So you are an entrepreneur with a great business idea and you want to share it with potential partners/employees or contractors to scale your business. But you also don’t want those potential partners to steal your ideas, or those trade secrets that allow your company to work in a unique way. You need an NDA: Non-Disclosure Agreement.
WHAT IS AN NDA?
A Non-Disclosure Agreement is generally given to an employee or other person working with the company to protect the company’s intellectual property – particularly trade secrets. Trade secrets include information surrounding a corporation’s finances, profit margins, customer lists, technology know-how, current and future strategy, and R&D initiatives.
An NDA can:
The enforceability of an NDA is unpredictable and relies heavily on the judge that looks at it. Despite the uncertainty of enforceability, there are measures you can take to improve the chances of an NDA being successfully enforced.
1. Make sure you have Consideration
The difference between an NDA included with an employment agreement and a stand-alone NDA is “consideration”. Consideration is anything of value. In order for a promise to be enforceable, it must be made in return for something of value.
If an NDA is included in the employment/contractor agreement, the required consideration is the promise of a job. However, if an NDA is executed at a different time than the employment agreement, the employee/contractor must be given something else of value in exchange for their promise not to disclose information.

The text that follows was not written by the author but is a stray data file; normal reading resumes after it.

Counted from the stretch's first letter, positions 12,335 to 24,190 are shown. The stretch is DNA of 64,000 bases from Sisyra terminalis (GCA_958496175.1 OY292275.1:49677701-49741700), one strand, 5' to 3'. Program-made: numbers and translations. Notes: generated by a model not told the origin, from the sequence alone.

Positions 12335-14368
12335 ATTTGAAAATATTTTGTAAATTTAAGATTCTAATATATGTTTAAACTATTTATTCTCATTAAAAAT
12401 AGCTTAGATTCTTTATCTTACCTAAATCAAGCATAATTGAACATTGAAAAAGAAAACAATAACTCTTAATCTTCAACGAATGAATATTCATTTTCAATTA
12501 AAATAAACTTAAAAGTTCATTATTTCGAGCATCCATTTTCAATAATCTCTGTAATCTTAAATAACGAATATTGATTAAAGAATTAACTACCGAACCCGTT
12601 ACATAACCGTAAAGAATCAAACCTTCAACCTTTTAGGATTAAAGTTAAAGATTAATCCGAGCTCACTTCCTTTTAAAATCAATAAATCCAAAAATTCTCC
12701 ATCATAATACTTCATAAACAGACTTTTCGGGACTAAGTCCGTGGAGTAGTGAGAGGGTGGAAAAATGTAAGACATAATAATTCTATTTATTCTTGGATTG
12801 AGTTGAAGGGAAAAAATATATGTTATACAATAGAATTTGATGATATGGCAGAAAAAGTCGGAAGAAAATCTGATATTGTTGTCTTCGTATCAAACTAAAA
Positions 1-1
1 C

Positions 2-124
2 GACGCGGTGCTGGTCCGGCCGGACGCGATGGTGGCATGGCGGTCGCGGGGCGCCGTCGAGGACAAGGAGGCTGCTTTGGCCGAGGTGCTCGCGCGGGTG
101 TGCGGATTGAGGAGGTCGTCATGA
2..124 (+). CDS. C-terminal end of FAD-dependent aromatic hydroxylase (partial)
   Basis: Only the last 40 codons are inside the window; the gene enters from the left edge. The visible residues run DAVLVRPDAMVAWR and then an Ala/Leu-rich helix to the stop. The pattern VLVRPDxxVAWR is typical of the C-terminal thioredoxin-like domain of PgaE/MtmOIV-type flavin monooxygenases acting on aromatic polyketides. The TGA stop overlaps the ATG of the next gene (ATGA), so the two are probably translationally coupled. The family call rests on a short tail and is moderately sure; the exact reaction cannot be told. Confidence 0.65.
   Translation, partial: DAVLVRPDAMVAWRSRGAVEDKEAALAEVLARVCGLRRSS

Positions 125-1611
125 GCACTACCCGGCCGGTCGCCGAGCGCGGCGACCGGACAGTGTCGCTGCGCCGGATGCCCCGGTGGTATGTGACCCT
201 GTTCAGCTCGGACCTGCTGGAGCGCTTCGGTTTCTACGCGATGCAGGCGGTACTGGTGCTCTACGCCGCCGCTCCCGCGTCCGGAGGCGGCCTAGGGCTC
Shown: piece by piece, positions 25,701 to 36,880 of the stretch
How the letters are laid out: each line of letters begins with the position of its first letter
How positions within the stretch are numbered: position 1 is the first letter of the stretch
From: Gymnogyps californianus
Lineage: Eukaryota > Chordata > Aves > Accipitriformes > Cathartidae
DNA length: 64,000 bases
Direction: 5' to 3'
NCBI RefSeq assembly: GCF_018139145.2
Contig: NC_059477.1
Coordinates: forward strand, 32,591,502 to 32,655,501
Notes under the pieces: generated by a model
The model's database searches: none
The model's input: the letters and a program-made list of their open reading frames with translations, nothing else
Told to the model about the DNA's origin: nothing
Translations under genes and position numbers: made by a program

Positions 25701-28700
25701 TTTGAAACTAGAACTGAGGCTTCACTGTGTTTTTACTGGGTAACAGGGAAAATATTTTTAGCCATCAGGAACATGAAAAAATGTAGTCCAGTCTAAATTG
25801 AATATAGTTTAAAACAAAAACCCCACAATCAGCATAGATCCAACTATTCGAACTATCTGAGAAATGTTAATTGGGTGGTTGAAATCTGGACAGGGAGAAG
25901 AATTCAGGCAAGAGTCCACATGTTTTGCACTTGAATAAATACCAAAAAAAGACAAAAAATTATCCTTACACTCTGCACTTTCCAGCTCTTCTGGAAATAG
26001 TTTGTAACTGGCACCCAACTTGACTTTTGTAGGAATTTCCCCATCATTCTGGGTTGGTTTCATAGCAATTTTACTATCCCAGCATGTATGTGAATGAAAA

2. Be Specific
An NDA may be found unenforceable if it acts as an overly broad restraint on trade. The courts go to great lengths to ensure that employees are protected, thus the more limited the NDA is in scope, time, and geography the more likely they will be held up by a judge or a court.
3. Contractual Counterparties or Independent Contractors
A court will consider an employee or dependent contractor as dependent on the company. If the contractor however is a true independent contractor, it means that they operate like a business. They declare profits and losses, use their own tools and control their own schedule. Most importantly, they are free to subcontract work to other parties and are not financially dependent on a single employer. In these circumstances, the courts are more likely to uphold an NDA.
Overall, these agreements do not guarantee the protection of information that is deemed to be within the general skills and knowledge of that employee/contractor. The level of protection they provide largely depend on the nature of the company’s information, the scope of the position, and how the NDA is drafted to address these specifics.
Christina Hassan is a member of the BLG Business Venture Clinic, and is a 3rd year student at the Faculty of Law, University of Calgary.
Blog posts are by students at the Business Venture Clinic. Student bios appear under each post.